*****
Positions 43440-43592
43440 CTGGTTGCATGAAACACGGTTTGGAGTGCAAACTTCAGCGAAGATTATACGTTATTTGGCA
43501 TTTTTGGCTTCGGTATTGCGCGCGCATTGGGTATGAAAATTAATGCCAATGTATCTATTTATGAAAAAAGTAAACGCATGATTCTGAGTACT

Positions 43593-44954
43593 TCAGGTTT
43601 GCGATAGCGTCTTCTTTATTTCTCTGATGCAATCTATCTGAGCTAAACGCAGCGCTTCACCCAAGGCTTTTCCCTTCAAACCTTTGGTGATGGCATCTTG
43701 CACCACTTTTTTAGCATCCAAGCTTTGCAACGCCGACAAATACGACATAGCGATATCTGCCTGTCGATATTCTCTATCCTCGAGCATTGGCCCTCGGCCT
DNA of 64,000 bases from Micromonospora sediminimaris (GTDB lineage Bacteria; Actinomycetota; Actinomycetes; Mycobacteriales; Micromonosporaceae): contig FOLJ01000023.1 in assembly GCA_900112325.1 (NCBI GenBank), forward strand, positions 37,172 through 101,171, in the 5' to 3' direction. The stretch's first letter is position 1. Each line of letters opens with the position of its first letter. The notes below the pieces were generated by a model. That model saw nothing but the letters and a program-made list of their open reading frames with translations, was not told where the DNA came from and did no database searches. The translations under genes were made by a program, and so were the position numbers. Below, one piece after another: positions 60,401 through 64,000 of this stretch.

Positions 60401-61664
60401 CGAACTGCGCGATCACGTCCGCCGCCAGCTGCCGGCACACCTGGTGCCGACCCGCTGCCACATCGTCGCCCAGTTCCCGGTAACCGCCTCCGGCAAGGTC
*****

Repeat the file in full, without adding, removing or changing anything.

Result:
Positions 43440-43592
43440 CTGGTTGCATGAAACACGGTTTGGAGTGCAAACTTCAGCGAAGATTATACGTTATTTGGCA
43501 TTTTTGGCTTCGGTATTGCGCGCGCATTGGGTATGAAAATTAATGCCAATGTATCTATTTATGAAAAAAGTAAACGCATGATTCTGAGTACT

Positions 43593-44954
43593 TCAGGTTT
43601 GCGATAGCGTCTTCTTTATTTCTCTGATGCAATCTATCTGAGCTAAACGCAGCGCTTCACCCAAGGCTTTTCCCTTCAAACCTTTGGTGATGGCATCTTG
43701 CACCACTTTTTTAGCATCCAAGCTTTGCAACGCCGACAAATACGACATAGCGATATCTGCCTGTCGATATTCTCTATCCTCGAGCATTGGCCCTCGGCCT
DNA of 64,000 bases from Micromonospora sediminimaris (GTDB lineage Bacteria; Actinomycetota; Actinomycetes; Mycobacteriales; Micromonosporaceae): contig FOLJ01000023.1 in assembly GCA_900112325.1 (NCBI GenBank), forward strand, positions 37,172 through 101,171, in the 5' to 3' direction. The stretch's first letter is position 1. Each line of letters opens with the position of its first letter. The notes below the pieces were generated by a model. That model saw nothing but the letters and a program-made list of their open reading frames with translations, was not told where the DNA came from and did no database searches. The translations under genes were made by a program, and so were the position numbers. Below, one piece after another: positions 60,401 through 64,000 of this stretch.

Positions 60401-61664
60401 CGAACTGCGCGATCACGTCCGCCGCCAGCTGCCGGCACACCTGGTGCCGACCCGCTGCCACATCGTCGCCCAGTTCCCGGTAACCGCCTCCGGCAAGGTC